Rare Moment: Cream Waistcoat


If you told someone you were wearing a cream waistcoat, nine times out of ten they’d ask you whose wedding you were attending; the very idea of a gentleman wearing a significant expanse of cream is closely connected to nuptials. Search for ‘cream waistcoat’ on Google Images and you are confronted with shiny wedding-hire items of questionable taste: my idea of a cream waistcoat is something altogether different.

I have fond memories of watching Fred Astaire films with my mother, remembering that on more than one occasion he wore a creamy white waistcoat as part of his costume. For a young child, it was an eye-catching departure from the dark uniformity of his suit; that bright image of his prancing torso burned into my memory. I have sometimes replicated this look – particularly with odd jackets – not merely in pursuit of nostalgia of a happy childhood but also because the cream waistcoat (or in my case, cream cardigan) adds a purity and more than a modicum of sunshine to dull ensembles.

I recently bought a new cream lambswool cardigan from Uniqlo which I have worn as an odd knitted waistcoat with suits as well as blazers; despite the fact that it is knitted, it has a curious formality – something akin to a Regency buck – that affects the entire ensemble. Though the cardigan can always be worn on its own, it looks better under a suit as it has an appealing severity which breaks the monotony of suit fabric.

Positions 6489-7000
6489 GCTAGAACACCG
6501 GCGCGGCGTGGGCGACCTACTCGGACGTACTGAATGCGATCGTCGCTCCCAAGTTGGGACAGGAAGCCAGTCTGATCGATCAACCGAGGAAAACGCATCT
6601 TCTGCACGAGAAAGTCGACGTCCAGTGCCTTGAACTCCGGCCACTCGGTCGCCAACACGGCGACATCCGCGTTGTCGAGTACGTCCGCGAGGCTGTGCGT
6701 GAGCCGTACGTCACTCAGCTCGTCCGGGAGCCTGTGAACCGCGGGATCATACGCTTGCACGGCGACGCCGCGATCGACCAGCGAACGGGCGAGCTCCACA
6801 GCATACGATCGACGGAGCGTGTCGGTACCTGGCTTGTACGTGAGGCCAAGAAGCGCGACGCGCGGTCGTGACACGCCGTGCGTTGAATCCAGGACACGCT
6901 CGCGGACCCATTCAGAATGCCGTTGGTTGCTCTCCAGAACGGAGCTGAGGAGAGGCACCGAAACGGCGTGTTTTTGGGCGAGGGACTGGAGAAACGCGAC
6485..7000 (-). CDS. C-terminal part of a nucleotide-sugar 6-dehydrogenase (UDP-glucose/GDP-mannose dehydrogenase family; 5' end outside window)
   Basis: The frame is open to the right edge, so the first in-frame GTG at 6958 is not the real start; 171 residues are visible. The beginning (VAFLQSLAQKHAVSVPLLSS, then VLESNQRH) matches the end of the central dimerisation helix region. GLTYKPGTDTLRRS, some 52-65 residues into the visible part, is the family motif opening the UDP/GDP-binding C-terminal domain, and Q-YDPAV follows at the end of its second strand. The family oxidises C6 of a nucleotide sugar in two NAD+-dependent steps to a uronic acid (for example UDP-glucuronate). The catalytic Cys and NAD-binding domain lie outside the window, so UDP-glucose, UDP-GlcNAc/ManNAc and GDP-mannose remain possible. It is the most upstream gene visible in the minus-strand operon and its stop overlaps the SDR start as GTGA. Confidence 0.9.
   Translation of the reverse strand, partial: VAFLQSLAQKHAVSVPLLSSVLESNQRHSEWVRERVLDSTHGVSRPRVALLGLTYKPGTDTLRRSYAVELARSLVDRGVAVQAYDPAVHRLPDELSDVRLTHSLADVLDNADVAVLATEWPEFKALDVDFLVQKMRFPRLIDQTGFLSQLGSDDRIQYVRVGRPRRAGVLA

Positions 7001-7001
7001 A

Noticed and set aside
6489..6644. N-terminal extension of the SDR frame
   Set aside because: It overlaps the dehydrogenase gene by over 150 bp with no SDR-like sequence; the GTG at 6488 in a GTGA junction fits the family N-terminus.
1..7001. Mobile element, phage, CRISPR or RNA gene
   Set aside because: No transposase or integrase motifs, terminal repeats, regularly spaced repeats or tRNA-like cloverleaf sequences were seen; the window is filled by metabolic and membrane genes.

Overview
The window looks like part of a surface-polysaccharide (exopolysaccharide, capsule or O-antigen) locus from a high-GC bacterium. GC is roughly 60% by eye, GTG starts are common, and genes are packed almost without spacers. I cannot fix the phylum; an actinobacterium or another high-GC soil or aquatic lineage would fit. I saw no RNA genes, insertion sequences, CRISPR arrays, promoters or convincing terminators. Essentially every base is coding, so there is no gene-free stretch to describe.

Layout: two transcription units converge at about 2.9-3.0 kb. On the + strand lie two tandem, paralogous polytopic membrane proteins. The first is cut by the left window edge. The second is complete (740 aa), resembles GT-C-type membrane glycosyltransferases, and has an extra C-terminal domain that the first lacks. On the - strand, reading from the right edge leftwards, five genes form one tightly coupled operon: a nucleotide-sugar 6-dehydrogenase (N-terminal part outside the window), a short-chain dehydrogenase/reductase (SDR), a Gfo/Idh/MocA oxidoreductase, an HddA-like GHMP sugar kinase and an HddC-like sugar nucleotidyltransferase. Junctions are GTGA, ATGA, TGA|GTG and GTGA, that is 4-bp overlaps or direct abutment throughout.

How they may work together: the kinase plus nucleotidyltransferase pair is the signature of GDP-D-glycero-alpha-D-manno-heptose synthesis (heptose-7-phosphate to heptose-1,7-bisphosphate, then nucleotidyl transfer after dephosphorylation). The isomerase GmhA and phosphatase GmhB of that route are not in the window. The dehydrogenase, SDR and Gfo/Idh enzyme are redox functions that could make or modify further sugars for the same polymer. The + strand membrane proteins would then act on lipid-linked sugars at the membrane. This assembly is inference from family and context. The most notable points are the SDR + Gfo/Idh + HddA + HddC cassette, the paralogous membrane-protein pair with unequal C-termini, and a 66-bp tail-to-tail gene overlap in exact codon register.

It’s difficult not to be noticed with such an unusual break and you will note eyes perusing your attire from a great distance most of which, I assure you, will be complimentary. However, a few people have informed me that cream is not a colour for London gentlemen (or any gentlemen in a metropolis), that it is too effeminate, too theatrical and too dainty a tone to ever be masculine.

Naturally, I disagree with the first assertion; cream was a perfectly acceptable waistcoat colour for Beau Brummell and those who followed him. The latter assertions are a matter of opinion – lighter tones are always considered to be ‘dandy colours’ – but I do concede that cream is seasonal; wearing a cream waistcoat, even a knitted one, in darkest January is somewhat revolutionary and probably ill-advised. However, it must also be mentioned that cream is not an ideal tone for gentlemen who are sensitive or conscious of a bulging waistline as it will have the effect of making it appear larger than it actually is.